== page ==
Yep, I feel that this is what we could expect from this method, no more.....personally I feel doubt, hence my question...
Thanks for your input!

A club-mate sent his C/P for copper plating (electrolythic)....I was told this remedy was successful.....now, this may be an option....

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Old Jun 26, 2011, 11:51 AM
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Is there room to cut a groove in the C/P for a viton O-ring?
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Old Jun 27, 2011, 10:58 AM
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Originally Posted by earlwb View Post
Is there room to cut a groove in the C/P for a viton O-ring?
Yes, I figure there is room enough to fit a ring of some kind...I'll keep this in mind...thanks for the tip..

Another input:
Just a couple of hours ago, I had a phone call from a veteran aeromodeller, who claimed that the "cherry bombing" method works well, and he had done this successfully more than once, on ordinary pistons, no C/P's though...
I was just warned not to overdo the heating, as the expansion could be too large for the microscopic expansion that's required in my case... He recommended quenching in green brake fluid.....


....now leaning back, pondering......
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Last edited by Gluehand; Jun 27, 2011 at 11:07 AM. Reason: ...forgot about the brake fluid...
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Old Jun 27, 2011, 06:02 PM
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'Star' ...anyone..?

Recently I spoke to a person who has some NOS engine parts in his stash...he mentioned a few bags marked "Star", an engine he didn't recognise or remember....
When asking me if I had heard of this engine, I instantly replied 'no'....then 'mmm...YES', as a very old and well hidden memory started to materialize...

My memory of the 'Star' has to come from one of the catalogues (SEMO or Wentzels) that I used to drool over as a kid.
Unfortunately my present library of old catalogues is limited, and browsing the 1953 and 1959 issues didn't give anything.... consequently, the 'Star' must have been sold here somewhere between those years...probably short lived...(was it a 'junk' engine..?)

I have a blurry memory of a quite attractive engine of (maybe) 2.5 cc...

The nationality of this engine is unknown to me, but I feel it may be German (or East German..)...or I may be entirely wrong here...
Whether 'Star' is an independant brand name or a subname, I don't know...

When googling, I found a finished German auction of a 'Star', with no further facts available....that's all...

I know, this is tricky, but maybe someone out here knows......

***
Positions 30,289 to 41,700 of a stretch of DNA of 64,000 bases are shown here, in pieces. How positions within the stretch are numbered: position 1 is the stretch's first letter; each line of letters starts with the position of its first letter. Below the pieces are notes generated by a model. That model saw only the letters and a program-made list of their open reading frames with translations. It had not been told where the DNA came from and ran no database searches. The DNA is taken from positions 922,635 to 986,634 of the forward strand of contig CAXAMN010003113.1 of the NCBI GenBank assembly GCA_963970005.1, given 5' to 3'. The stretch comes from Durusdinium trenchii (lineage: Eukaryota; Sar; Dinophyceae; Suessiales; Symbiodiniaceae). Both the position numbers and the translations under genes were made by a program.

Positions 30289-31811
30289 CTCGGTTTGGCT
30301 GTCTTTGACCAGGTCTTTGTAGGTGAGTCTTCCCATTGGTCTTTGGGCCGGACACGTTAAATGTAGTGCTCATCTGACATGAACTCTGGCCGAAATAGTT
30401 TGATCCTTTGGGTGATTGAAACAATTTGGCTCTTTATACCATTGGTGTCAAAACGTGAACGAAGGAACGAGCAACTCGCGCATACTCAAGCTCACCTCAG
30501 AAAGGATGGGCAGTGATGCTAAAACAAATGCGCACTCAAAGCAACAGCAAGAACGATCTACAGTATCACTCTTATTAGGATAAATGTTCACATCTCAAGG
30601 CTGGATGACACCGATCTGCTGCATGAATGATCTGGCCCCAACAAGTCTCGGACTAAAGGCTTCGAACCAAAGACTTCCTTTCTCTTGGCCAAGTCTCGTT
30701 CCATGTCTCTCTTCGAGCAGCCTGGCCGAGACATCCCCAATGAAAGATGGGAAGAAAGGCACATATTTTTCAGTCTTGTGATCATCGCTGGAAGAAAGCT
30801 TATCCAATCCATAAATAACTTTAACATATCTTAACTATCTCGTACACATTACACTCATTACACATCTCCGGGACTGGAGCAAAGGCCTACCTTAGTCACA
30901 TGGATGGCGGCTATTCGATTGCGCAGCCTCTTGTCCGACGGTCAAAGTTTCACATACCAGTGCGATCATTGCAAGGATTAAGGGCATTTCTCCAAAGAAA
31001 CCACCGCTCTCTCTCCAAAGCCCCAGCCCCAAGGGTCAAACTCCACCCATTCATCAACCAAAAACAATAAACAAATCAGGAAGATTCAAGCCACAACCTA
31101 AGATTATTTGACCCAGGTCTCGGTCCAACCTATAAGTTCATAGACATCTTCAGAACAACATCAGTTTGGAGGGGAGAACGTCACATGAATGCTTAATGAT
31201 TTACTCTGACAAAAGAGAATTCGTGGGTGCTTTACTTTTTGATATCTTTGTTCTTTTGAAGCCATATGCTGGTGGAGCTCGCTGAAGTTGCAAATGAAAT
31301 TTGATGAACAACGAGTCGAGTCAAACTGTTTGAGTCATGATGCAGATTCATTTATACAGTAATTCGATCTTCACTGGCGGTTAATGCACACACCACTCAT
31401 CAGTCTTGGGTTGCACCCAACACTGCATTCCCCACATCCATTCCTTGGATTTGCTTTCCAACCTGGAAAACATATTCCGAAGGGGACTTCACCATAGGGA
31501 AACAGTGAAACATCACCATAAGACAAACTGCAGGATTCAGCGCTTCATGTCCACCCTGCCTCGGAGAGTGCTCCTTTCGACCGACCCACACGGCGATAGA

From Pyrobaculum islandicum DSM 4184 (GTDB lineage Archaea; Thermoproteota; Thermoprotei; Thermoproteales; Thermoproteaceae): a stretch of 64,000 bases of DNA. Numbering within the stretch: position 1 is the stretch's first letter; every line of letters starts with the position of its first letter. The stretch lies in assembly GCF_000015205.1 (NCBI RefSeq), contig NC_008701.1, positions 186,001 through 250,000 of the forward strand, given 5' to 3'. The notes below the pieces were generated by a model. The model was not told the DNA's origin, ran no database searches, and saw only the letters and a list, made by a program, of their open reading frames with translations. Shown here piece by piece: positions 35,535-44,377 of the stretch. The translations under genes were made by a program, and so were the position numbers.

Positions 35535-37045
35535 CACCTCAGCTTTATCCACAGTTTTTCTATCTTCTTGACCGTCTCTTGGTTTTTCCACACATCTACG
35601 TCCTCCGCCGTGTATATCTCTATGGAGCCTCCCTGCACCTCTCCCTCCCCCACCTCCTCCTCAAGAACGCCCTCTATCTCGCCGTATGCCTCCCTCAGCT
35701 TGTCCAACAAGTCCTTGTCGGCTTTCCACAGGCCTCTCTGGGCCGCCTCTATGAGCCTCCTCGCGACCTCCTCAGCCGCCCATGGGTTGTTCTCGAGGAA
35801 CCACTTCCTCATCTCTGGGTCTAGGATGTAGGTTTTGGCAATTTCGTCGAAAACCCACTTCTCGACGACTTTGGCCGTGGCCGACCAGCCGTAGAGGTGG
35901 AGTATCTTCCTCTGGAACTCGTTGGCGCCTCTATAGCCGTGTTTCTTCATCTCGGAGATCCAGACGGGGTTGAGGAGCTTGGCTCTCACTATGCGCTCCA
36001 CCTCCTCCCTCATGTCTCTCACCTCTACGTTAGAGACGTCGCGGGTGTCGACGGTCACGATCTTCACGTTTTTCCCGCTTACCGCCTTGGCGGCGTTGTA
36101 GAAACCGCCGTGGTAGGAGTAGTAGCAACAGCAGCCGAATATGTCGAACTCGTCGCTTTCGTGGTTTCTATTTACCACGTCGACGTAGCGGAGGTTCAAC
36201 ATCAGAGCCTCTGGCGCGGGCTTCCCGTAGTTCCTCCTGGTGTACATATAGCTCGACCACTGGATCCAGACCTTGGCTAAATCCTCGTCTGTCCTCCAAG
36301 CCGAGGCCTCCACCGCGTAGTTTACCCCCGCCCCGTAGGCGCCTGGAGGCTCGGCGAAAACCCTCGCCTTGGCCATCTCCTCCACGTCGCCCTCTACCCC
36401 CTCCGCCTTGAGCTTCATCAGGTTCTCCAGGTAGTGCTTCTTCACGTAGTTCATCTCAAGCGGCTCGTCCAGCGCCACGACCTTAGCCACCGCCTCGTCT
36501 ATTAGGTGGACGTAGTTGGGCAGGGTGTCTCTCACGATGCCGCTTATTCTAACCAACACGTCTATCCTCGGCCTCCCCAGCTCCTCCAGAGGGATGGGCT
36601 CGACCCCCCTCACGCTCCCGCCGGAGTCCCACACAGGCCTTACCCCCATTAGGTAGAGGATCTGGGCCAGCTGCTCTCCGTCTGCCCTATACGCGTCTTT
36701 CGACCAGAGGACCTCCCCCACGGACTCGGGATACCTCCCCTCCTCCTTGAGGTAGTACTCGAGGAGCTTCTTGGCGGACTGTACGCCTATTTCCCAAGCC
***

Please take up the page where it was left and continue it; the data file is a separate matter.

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Old Jun 27, 2011, 06:52 PM
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Another input:
Just a couple of hours ago, I had a phone call from a veteran aeromodeller, who claimed that the "cherry bombing" method works well, and he had done this successfully more than once, on ordinary pistons, no C/P's though...
I was just warned not to overdo the heating, as the expansion could be too large for the microscopic expansion that's required in my case... He recommended quenching in green brake fluid.....
Gluehand, maybe its possible to gain a slight increase in a Diesel for a couple of reasons - firstly, Diesel's tend to have much more metal in the piston than glow engines do, and secondly, Diesel's run at lower temperatures. One of the glow engine pistons I attempted to "grow" had a very thin piston skirt, which promptly split right up one side when heated. BOB
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Old Jun 27, 2011, 11:24 PM
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I have used the heat to red and quench in old engine oil method several times with success. It produces more growth on some pistons than others and can easily result in a need to lap the piston down a bit to get it back in the bore. I have not done this with contra pistons, but instead have used a method attributed to Gordon Burford. That is to put the contra piston face up on a solid unyielding surface (like anvil or block of steel), with another small bit of steel in the recess that the operating screw pushes on. Rest a large ball bearing in the centre of the contra piston face and tap the ball ever so lightly with a large hammer - let a 2lb hammer fall from say 3 inches above the ball just under its own weight. DON'T haul off and bash it. Do that once then try the contra for size and if not tight enough repeat the performance. I have done this many times successfully and have only had one failure when I had the contra piston of an Amco 3.5 fall in half ( If I had known in advance how brittle it was, I would have annealed or cherry bombed that one) As it was I had to just make a new contra piston.
Charlie
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Old Jun 28, 2011, 02:16 AM
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I'll second the ball bearing method.
I had one perfect success - DC Wildcat.
... and one complete failure - Taplin Twin - 3 pieces!
At least it gave me the reason to try the contra psiton method by David Owen available on Ron's mdoel engine site.
Basically the idea its to use a very thin walled contra (1/32") with a 1 degree incuded taper. Works like a charm!